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Central World Plaza, Bangkok, Destroyed by  the Red Shirt Protest on May 19th 2010

Central World Plaza  was a shopping plaza and complex, in Bangkok, Thailand It was the second largest shopping complex in Southeast Asia, after SM City North EDSA of the Philippines. The complex, which included a hotel and office tower, was owned by Central Pattana. In 2006, after three years of design and renovation, Central World Plaza was expanded to 550,000 square metres of shopping mall and 1,024,000 square metres of complex, topping its nearby rival Siam Paragon in terms of size.


On May 19, 2010, Central World Plaza was gutted by fire set by rioters in the aftermath of a military operation against anti-government protesters known as Red Shirts. Thai media reported that a portion of the building had collapsed and the building had been declared a danger zone because of fears of the complex entirely collapsing, and that the building would have to be demolished.


Originally called the World Trade Center, the eight-story mall was opened in 1990. Central Group acquired the property in 2002 from the Wang Petchaboon group and soon thereafter renamed it Central World Plaza, and in 2005 re christened it Central World. It is on Crown Property Bureau land. In its acquisition, the Central Group's property development arm, Central Pattana ( SET: CPN ), secured a new 30-year lease on the site.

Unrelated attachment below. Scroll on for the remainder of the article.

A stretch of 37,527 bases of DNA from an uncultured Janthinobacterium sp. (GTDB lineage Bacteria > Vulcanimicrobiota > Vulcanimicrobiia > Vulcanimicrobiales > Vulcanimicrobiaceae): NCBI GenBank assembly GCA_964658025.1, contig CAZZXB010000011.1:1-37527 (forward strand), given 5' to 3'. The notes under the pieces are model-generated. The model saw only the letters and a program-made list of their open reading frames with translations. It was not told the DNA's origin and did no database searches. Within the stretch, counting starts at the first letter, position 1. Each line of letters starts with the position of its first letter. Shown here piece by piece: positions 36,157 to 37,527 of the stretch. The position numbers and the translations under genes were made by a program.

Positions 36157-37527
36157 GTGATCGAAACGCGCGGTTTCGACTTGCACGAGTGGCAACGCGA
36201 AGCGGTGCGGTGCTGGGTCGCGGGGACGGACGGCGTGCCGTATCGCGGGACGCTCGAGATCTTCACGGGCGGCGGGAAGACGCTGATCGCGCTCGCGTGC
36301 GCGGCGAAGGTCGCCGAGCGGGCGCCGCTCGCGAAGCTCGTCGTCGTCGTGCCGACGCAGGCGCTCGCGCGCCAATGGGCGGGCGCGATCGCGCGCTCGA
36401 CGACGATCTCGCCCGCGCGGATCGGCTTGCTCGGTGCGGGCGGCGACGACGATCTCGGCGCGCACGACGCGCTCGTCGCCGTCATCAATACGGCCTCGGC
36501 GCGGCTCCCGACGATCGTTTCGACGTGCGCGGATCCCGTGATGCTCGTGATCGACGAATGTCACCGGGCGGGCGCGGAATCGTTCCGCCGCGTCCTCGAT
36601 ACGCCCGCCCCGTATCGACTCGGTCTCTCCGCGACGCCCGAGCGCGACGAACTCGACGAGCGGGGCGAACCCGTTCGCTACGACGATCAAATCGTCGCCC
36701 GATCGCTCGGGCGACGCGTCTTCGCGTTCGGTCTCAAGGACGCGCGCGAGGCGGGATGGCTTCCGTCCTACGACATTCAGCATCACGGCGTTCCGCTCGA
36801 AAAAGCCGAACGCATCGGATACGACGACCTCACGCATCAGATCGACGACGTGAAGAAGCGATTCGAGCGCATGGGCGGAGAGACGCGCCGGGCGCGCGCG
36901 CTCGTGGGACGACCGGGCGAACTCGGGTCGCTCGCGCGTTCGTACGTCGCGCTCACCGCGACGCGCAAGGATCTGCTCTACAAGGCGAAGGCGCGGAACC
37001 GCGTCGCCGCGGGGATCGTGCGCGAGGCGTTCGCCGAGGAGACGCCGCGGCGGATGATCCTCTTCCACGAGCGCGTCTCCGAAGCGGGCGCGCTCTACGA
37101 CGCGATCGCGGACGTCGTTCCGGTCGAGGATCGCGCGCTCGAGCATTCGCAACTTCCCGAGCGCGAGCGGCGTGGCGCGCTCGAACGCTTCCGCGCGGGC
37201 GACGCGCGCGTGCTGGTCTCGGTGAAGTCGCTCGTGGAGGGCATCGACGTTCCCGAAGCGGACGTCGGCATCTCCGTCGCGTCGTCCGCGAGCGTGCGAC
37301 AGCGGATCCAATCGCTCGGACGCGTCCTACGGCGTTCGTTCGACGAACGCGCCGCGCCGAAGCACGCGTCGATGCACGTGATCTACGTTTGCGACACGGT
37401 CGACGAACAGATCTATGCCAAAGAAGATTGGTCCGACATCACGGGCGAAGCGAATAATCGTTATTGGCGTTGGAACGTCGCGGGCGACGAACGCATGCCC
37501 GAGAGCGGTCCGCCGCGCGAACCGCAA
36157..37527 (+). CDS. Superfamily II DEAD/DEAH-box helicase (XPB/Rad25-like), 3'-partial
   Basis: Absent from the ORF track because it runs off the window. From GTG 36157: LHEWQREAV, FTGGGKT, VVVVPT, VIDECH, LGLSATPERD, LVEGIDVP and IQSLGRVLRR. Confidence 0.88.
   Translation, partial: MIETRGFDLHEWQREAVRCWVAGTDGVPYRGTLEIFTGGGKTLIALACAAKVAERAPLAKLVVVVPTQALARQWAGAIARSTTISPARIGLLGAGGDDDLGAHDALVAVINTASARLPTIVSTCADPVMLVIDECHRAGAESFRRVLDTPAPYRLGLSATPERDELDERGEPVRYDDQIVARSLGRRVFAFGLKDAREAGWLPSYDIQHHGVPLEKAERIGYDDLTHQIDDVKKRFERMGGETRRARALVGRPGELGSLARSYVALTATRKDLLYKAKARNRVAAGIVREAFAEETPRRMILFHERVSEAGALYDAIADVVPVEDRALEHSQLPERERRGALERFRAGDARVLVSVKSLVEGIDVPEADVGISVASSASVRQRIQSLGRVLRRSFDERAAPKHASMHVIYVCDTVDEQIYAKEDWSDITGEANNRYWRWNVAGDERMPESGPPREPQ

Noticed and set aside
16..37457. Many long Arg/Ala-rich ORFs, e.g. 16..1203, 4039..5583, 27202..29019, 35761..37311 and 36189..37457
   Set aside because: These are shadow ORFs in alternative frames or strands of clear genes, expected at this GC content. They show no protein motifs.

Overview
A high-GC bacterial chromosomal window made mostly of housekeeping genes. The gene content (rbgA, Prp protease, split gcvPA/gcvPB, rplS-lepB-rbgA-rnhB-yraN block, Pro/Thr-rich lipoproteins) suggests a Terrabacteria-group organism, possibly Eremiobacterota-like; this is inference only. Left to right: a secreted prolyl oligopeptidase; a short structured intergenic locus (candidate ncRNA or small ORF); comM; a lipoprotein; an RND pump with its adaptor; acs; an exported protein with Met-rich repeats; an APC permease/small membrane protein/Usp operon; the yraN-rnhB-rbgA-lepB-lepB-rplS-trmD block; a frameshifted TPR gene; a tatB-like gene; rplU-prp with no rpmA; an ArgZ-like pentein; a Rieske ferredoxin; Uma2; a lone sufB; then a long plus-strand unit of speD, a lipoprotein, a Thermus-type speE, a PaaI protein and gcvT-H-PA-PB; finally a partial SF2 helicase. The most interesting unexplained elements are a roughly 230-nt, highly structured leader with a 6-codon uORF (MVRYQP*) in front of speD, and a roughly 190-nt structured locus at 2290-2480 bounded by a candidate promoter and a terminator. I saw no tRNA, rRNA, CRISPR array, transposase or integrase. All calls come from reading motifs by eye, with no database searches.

Expecting the opening of the luxury Siam Paragon, CPN started massive renovations and expansion on the site in 2003. The original mall structure was 300,000 square meters. The expansion plans boosted that to 550,000 square meters. Though the work had not yet been completed, CPN held an official opening of the renovated complex on July 21, 2006, and it was expected to be fully operational by October 2006. As of May 2007 the mall was fully opened but some premises in parts of the upper floors remain still vacant. Major exterior construction was ongoing on the hotel situated in the northwest corner of the mall, and the extension floors to the ZEN department store in southeast corner.


The renovated complex aimed to attract 150,000 customers per day, spending more than seven billion Baht annually. It marketed itself as a middle class shopping centre, opposed to the upper class-marketed Siam Paragon.


At first, Central World did not appear to reach its goal in term of daily visitors due to several reasons, including political turmoil and ongoing economic downturn. However, shopper numbers soon increased, though reliable figures are hard to find. Bangkok's New Year countdown gatherings were held in front of Central World, a tradition that developed in recent years, with the number of people increasing steadily.